Presentation on theme: "The model was run with two different rate functions with time: 1) all rates were considered constant during the time of the experiment and 2) the rates."— Presentation transcript:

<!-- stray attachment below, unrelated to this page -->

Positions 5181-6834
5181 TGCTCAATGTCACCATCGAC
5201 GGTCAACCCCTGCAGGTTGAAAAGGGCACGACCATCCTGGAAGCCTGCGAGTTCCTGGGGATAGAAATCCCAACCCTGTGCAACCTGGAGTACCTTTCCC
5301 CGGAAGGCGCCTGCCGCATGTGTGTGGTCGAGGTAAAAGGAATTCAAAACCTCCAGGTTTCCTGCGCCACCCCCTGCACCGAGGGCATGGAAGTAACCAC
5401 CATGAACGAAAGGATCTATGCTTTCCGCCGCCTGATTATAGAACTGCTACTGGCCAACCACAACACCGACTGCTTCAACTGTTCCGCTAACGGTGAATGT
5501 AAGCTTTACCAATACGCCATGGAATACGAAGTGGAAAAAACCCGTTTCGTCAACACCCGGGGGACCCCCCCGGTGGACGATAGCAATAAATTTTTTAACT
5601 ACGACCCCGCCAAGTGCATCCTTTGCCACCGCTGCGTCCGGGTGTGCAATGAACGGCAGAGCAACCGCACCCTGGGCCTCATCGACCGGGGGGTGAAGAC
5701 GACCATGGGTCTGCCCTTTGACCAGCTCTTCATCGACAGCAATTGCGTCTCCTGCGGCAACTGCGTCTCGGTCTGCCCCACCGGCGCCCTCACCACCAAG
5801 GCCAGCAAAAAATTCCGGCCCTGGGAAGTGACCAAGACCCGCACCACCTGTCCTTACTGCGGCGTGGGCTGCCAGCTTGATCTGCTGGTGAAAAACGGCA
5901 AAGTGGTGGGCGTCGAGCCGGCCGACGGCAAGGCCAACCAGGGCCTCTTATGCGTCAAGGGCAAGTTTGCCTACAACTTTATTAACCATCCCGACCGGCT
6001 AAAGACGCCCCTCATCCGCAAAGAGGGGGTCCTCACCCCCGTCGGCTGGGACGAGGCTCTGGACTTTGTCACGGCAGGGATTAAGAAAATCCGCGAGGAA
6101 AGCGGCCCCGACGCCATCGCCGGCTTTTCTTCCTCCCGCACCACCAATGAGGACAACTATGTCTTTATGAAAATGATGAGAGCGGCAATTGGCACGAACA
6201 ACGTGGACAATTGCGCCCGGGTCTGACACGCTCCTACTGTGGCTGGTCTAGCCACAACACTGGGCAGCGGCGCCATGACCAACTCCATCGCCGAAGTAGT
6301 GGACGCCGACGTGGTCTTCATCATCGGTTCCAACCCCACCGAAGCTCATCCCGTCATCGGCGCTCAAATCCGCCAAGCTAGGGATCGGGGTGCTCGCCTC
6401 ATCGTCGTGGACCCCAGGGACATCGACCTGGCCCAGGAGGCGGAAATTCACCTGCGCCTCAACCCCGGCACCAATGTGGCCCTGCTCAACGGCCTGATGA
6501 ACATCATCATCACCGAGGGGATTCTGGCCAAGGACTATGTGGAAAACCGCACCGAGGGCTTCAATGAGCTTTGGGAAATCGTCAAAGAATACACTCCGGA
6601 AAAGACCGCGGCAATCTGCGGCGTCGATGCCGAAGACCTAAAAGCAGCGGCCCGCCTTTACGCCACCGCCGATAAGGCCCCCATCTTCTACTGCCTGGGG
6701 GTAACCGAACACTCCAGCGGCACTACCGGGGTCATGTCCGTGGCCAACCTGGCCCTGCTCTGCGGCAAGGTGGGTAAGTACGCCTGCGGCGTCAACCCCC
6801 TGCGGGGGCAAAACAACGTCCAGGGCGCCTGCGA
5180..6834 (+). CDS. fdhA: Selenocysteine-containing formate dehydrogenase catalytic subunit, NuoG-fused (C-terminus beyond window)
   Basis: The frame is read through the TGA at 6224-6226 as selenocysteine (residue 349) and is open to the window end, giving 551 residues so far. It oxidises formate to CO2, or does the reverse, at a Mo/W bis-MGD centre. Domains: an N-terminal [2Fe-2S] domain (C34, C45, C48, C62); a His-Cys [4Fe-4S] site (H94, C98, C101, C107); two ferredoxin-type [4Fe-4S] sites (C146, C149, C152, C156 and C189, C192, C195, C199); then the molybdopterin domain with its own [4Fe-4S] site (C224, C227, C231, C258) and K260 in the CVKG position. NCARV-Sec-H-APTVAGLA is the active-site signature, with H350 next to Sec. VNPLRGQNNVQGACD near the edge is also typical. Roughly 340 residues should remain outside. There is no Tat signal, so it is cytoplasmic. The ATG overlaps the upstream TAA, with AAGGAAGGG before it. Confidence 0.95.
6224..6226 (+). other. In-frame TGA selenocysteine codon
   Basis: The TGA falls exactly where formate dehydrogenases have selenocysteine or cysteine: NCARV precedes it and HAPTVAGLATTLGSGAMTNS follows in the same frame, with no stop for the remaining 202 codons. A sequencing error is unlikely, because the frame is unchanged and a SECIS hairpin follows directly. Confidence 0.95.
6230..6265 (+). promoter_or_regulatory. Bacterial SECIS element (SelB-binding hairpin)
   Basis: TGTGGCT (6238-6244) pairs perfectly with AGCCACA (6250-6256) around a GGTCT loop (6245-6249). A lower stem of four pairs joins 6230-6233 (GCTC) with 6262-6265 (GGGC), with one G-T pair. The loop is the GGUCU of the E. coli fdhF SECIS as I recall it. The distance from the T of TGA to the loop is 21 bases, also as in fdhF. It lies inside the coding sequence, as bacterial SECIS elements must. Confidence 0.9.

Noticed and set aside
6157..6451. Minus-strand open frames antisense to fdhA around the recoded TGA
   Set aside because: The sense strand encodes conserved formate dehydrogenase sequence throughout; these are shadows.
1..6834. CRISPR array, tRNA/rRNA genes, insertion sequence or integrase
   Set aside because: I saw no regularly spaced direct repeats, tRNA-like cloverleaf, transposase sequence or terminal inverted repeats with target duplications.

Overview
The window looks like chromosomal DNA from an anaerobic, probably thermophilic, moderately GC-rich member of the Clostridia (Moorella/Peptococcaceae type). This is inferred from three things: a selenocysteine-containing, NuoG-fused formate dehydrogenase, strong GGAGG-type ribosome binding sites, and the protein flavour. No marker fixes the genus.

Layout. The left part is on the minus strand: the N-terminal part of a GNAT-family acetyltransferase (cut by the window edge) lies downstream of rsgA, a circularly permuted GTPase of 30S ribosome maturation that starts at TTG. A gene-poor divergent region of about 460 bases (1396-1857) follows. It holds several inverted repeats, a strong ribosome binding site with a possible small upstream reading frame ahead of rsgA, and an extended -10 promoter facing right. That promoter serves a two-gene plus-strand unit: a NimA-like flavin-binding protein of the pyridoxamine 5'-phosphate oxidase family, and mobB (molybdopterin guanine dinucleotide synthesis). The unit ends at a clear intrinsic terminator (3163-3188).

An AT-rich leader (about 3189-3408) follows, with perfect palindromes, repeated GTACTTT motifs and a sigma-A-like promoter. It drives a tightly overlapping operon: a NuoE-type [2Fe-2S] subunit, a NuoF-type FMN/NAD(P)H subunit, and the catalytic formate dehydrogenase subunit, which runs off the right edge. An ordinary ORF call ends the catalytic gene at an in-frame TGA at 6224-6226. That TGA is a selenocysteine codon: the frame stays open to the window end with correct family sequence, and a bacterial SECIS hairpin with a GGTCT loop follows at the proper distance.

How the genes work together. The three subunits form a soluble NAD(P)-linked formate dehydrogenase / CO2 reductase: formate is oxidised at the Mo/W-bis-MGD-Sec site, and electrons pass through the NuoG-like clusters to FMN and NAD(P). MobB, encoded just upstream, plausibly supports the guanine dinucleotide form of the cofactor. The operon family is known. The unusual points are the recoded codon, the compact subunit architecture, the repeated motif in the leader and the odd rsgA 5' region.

The model was run with two different rate functions with time: 1) all rates were considered constant during the time of the experiment and 2) the rates were allowed to decrease with time in a negative exponential way. With c 10, c 20 and r 0 being the catalyses and respiration rates at t 0 and kc1, kc2 and kr the rates at which catalysis and respiration rate decrease over time. Carbon dynamics differences between Sphagnum and peatland invading vascular plant litters assessed by laboratory experiments and modelling. Sébastien Gogo 1,2, Fatima Laggoun-Défarge 1, Nicolas Gouélibo 1 and Frédéric Delarue 1 A: Aim of the study D: Experiment results F: Model results: catalysis and respiration rates G: Conclusion B: Study site La Guette peatland is located in the Centre region, 100 km south of Paris. This study was undertaken in the framework of the SPATIOLUX project(CPER ), and was funded by the Conseil Général du Loiret and the Observatoire des Sciences de l’Univers en région Centre Litter : Sphagnum cuspidatum, Molinia caerulea and Betula spp litters were collected in La Guette peatland in March The litters were air-dried (1 week) Water : surface water from La Guette peatland was collected the day before samples preparation. Samples preparation : the protocol was adapted from Aerts and de Caluwe (1997). About 200 mg of dried litters were inoculated with 20 ml peat water overnight. Then, litters were placed in a 50 ml tube (+5 ml of K 2 SO 4 +glass marbles). 21 tubes of each litter were prepared to implement a kinetic study composed of 7 dates with 3 replicates at each date. The tubes were placed in an insulated container (0.3m x 1m x 1m) with a constant water-saturated air, at a temperature of 22.5°C. Analyses : after 2, 6, 13, 20, 27, 34 and 46 days of incubation three samples of each litter were randomly retrieved. Just after the sample was taken out, the CO 2 production was measured (Vaisala probe). Then the litters were rinsed with 30 ml of deionised water to assess Dissolved Organic Carbon content and SUVA 280 (degree of aromaticity). Finally the samples were dried at 50°C during 2 days, weighted and the ash content was assessed (C in litter = 50% of ash free OM). Sphagnum peatlands are huge carbon (C) store, participating in the regulation of the global climate. Their C sink function is under threat because of global changes. In addition to their direct effects on ecosystems functioning, these perturbations induce vegetation change toward increasing vascular plant abundance. To initiate the study of the effects of vegetation change on Sphagnum peatland functioning, an experimental setup allowing the detailed study of the C dynamics in litter is proposed. The aims of this study were (i) to measure experimentally the proportion of C of the initial litter in solid, soluble and gaseous form during the decomposition of three chemically contrasted litters and (ii) to fit a model to the experimental data to assess catalyse and respiration rates in these litters. The three litters used were from Sphagnum cuspidatum and two invading species: Molinia caerulea and Betula spp. The vegetation is dominated by Sphagnum cuspidatum, Sphagnum rubellum, Erica tetralix and Calluna vulgaris. Molinia caerulea and Betula spp abundances are increasing so rapidly since the 80’s, that it could be assimilated to a native invasion, leading to a decreasing abundance of the Sphagnum species. Fig. Modelled kinetics of the more recalcitrant C catalysis rate c2 and the respiration rate r. The results suggested that: -Increasing abundance of Betula spp in the peatland would not favour C accumulation as its litter is the most readily decomposed -quantitatively, WEOC is a very sensitive pool, which reveals, when it is taken into account, that C dynamics proceed with decreasing rates with time rather than constant rates, in contrary to what was used to be thought, - the decreases of c2 and r rates with time suggest that these rates were constrained in one way or another, especially in Sphagnum cuspidatum and Molinia caerulea litter, - Although M. caerulea and S. cuspidatum litter highlighted similar quantitative trends of C dynamics, their WEOC quality were dramatically different. In the mass balance model, the amount of C in each compartment was expressed as part of the initial C of the litter. The averages of the experimental data were used. To give account of the within litter differences in decomposability, the litter compartment (L t ) was divided into a more labile litter (LL t ) and a more recalcitrant litter (RL t ). The terms “labile” and “recalcitrant” are used in relative sense, not in absolute. The C from the litter flows into the Water Extractible Organic Carbon compartment (WEOC ). Then it is consumed and mineralized by the microorganisms in the form of CO 2. Difference equations were written to model the mass flow. Référence: Aerts R, de Caluwe H Initial litter respiration as indicator for long-term leaf litter decomposition of Carex species. Oikos 80: Perrin C, Michel C, Andréassian V Does a large number of parameters enhance model performance? Comparative assessment of common catchment model structures on 429 catchments. Journal of Hydrology 242: Gogo S, Laggoun-Défarge F, Delarue F, Lottier N Invasion of a Sphagnum-peatland by Betula spp and Molinia caerulea impacts organic matter biochemistry. Implications for carbon and nutrient cycling. Biogeochemistry, in press. C: Samples preparation and analyses 1 Université d’Orléans-CNRS, Institut des Science de la Terre d’Orléans, 1A, rue de la Férollerie, Orléans cedex 2, France 2 INRA- Unité de Science du Sol (UR Sols), 2163, Avenue de la Pomme de Pin, Orléans cedex 2, France Paris LG E: Model of C flux 1) Constant c 1 = cst c 2 = cst r = cst 2) Negative Exponential c 1 = c 1i e -kc1t c 2 = c 2i e -kc2t r = r i e -krt L t+1 = LL t (1 – c 1 ) + RL t (1 – c 2 )W t+1 = (1 – r) (W t + c 1L LL t + c 2 RL t ) C-CO 2t+1 = C-CO 2t + r(W t + c 1 L t + c 2 R t ) CO 2 -C WEOC (W) c1 r Labile (LL) Recalcitrant (RL) L: litter c2 Solid C Liquid C Gaseous C Mass flow conceptual model, equations and experimental data (square; Betula spp, triangle: M. caerulea and diamond: S. cuspidatum) that were fitted to the model (lines). The experimental results showed that the Betula spp litter decomposed and produced CO 2 at the fastest rate. The S. cuspidatum and M. caerulea litter had more WEOC than the Betula spp litter, but the aromaticity (SUVA 280) were dramatically different, reflecting a much more aromatized WEOC in the Molinia litter than in the moss litter. Mean mass remaining, Water Extractible Organic Carbon (WEOC), CO 2 production and water SUVA 280 of the 3 contrasted litter. Different letters indicate significantly different mean. Model assessment criteria (Nash and Sutcliffe, 1970, in Perrin et al. 2001) for the constant and the negative exponential model. The closer to 100 the value is, the better the fit between the experimental data and the model is. On the whole, the proposed model of C dynamic with a negative exponential decrease of the rates described well the experimentally measured values. The worst fit was obtained with the WEOC, especially in the Betula spp litter. However, the description of this variable was greatly improved with the negative exponential model compared to the constant model. The results obtained showed that the parameters estimated by the model for the Betula spp litter assured the fastest rates of all three litters (Fig.). For M. caerulea, although c 20 is estimated to be the lowest, its decrease is slower than in S. cuspidatum litter (Fig.). The catalysis rate of the most recalcitrant part of S. cuspidatum litter became the lowest after only 12 days of incubation (Fig.). The respiration rate in both Molinia caerulea and Sphagnum cuspidatum litter were always lower than in the Betula spp litter and, their decrease was estimated to be much more rapid than in Betula spp litter (Fig.). It is proposed that (i) the rapidly decreasing catalysis and respiration rate in the S. cuspidatum litter may reflect the effect of sphagnan on N availability and exo- enzymes activity in S. cuspidatum litter, (ii) the high content of aromatic compounds of the M. caerulea litter may explain the low catalysis rate, when its low N content (Gogo et al, in press) may prevent important respiration, and (iii) the highest N content of Betula leaves (Gogo et la, in press) may explain the sustained high catalysis and respiration rates at the beginning of the decomposition process.